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Showing: 1-10 results of 33

With the death of Nero by his own shaky hand, the ill-sorted, ill-starred Iulio-Claudian dynasty came to an ignominious end, and Rome was up for the taking. This was 9 June, AD 68. The following year, commonly known as the ‘Year of the Four Emperors’, was probably one of Rome’s worst. Nero's death threw up a critical question for the Empire. How could a new man occupy the vacant throne in Rome and establish a new dynasty? This situation had never... more...

Byzantium. Was it Greek or Roman, familiar or hybrid, barbaric or civilized, Oriental or Western? In the late eleventh century Constantinople was the largest and wealthiest city in Christendom, the seat of the Byzantine emperor, Christ’s vice-regent on earth, and the center of a predominately Christian empire, steeped in Greek cultural and artistic influences, yet founded and maintained by a Roman legal and administrative system. Despite the amalgam... more...

Osprey's study of the Tarentine horsemen from 430 to 190 BC. The Taras were the leading power of the scattered Greek states of southern Italy and built their reputation on the unmatched horse warriors who helped the Taras claim and maintain their power. These horsemen, who excelled in valor and wealth not only served on their home soil, but were in great demand abroad and were often exported as mercenaries. In this book, expert author... more...

Osprey's survey of the soldiers of Ancient Egypt. The pharaohs of Egypt have captured the imagination of readers throughout the ages. Their existence and power have been given a mythical status. In this book, Nic Fields reveals the truth behind these myths, and explores the lives of the ordinary soldiers who were the might of Middle Kingdom Egypt. Using rare artifacts, he pieces together the day-to-day existence of the pharaoh's army,... more...

Having defeated a Germanic invasion of northern Italy, the Emperor Aurelian surrounded Rome with a powerful circuit of walls. This great fortification is one of the best preserved of all city walls in the Roman Empire and remains a dramatic feature of Rome today, representing the most emblematic and the most enduring monument of Aurelian's age. Nothing else so eloquently demonstrates that, by Aurelian's day, the empire was on the... more...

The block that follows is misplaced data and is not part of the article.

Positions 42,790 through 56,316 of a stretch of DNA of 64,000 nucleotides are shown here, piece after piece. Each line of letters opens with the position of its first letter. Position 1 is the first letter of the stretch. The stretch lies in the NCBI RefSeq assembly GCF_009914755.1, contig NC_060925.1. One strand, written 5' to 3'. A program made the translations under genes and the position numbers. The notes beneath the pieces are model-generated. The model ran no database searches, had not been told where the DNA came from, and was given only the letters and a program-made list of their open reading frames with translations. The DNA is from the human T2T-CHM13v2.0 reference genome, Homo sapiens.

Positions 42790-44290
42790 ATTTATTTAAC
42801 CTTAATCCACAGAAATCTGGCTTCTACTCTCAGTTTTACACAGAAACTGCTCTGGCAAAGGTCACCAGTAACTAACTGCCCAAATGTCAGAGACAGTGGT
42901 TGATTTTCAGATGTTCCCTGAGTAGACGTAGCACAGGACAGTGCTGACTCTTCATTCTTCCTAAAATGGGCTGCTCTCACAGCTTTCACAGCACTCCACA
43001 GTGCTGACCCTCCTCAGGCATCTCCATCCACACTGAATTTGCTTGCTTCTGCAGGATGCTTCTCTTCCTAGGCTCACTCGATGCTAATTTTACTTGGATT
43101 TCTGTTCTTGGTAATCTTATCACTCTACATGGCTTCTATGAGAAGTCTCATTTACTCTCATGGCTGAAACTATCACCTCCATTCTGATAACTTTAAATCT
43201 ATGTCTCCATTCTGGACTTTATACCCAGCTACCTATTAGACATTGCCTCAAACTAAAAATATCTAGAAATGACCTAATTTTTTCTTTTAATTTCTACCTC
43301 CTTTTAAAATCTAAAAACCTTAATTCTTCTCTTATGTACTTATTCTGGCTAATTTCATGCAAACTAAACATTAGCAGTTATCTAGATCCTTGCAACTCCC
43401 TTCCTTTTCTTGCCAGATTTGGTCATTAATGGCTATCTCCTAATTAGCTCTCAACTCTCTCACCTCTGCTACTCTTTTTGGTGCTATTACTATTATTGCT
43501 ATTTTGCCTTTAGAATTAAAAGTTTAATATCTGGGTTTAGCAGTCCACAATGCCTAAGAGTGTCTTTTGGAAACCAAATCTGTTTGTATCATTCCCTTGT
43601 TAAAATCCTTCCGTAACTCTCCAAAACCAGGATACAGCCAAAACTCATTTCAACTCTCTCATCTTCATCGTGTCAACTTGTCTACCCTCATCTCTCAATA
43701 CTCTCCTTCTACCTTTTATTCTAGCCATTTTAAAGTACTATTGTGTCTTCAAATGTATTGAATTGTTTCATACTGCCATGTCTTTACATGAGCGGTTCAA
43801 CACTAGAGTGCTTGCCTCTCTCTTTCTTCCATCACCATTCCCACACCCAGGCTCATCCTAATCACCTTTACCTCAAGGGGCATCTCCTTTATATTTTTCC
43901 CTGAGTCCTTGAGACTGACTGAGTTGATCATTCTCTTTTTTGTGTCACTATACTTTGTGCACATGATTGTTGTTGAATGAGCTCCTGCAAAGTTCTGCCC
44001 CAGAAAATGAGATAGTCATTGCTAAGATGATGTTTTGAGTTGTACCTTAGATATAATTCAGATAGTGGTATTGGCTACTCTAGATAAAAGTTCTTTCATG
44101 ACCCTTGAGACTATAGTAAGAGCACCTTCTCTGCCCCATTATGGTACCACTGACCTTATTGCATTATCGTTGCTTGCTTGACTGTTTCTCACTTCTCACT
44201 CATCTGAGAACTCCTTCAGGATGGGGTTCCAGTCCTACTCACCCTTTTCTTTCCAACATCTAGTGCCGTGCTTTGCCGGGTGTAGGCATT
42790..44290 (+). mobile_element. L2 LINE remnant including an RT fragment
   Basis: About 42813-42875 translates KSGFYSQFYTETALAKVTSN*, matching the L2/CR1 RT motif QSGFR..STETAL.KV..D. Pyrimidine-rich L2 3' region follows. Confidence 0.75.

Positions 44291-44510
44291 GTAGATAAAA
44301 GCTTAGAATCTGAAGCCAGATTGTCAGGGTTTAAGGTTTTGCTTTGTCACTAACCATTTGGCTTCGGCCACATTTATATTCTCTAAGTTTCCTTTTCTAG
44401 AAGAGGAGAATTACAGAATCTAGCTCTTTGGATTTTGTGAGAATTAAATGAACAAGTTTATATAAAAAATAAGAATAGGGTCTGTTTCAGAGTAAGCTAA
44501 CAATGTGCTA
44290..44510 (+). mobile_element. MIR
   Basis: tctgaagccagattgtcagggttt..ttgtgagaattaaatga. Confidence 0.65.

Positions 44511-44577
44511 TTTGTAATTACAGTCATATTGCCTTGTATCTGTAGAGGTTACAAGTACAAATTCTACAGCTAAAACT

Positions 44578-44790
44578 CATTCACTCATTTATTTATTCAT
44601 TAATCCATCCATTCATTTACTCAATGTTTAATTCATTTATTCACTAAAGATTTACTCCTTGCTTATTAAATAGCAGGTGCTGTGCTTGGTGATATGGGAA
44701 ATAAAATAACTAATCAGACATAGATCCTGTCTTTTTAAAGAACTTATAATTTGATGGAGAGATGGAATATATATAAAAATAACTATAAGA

By the end of the First Punic War against Carthage, the Romans had reduced the capital city of the Carthaginian Empire to a heap of ashes and destroyed its culture. In 219 BC, however, Hannibal, the eldest son of the charismatic general Hamilcar Barca, began the Second Punic War and was so successful that he threatened to destroy Roman power completely. Hannibal was a cool, thoughtful general, and can arguably be described as the greatest general of... more...

Osprey's survey of early Roman warriors from 753 to 321 BC. The prototypical 'Roman Legionnaire' often seen on television and in movies is actually the product of nearly a millennium of military development. Far back in the Bronze Age, before the city of Rome existed, a loose collection of independent hamlets eventually formed into a village. From this base, the earliest Roman warriors launched cattle raids and ambushes against their enemies. At some... more...

One of the most powerful men in late antiquity, Attila's peerless Hunnic empire stretched from the Ural to the Rhine river. In a series of epic campaigns dating from the AD 430s until his death in AD 453, he ravaged first the Eastern and later the Western Roman Empire, invading Italy in AD 452 and threatening Rome itself. Lavishly illustrated, this new analysis of his military achievements examines how Attila was able to sweep across Europe, the... more...

Hisarlik is a small place, a sandy stone strewn hillock cut up into gullies and hummocks. Yet its historical significance is immense, for this is the site of Troy - the legendary city whose story sprawls across cultures, time and geography. The tale of the siege of Troy is the greatest secular story ever told, and has captured the imagination of the Western World for some 3,000 years. Although there are many difficulties in using Greek myths, oral... more...

Hadrian’s Wall is the most important monument built by the Romans in Britain. It is the best known frontier in the entire Roman Empire and stands as a reminder of the past glories of one of the world's greatest civilisations. Its origins lie in a visit by the Emperor Hadrian to Britain in AD 122 when he ordered the wall to be built to mark the northern boundary of his Empire and 'to separate the Romans from the Barbarians'. This title details the... more...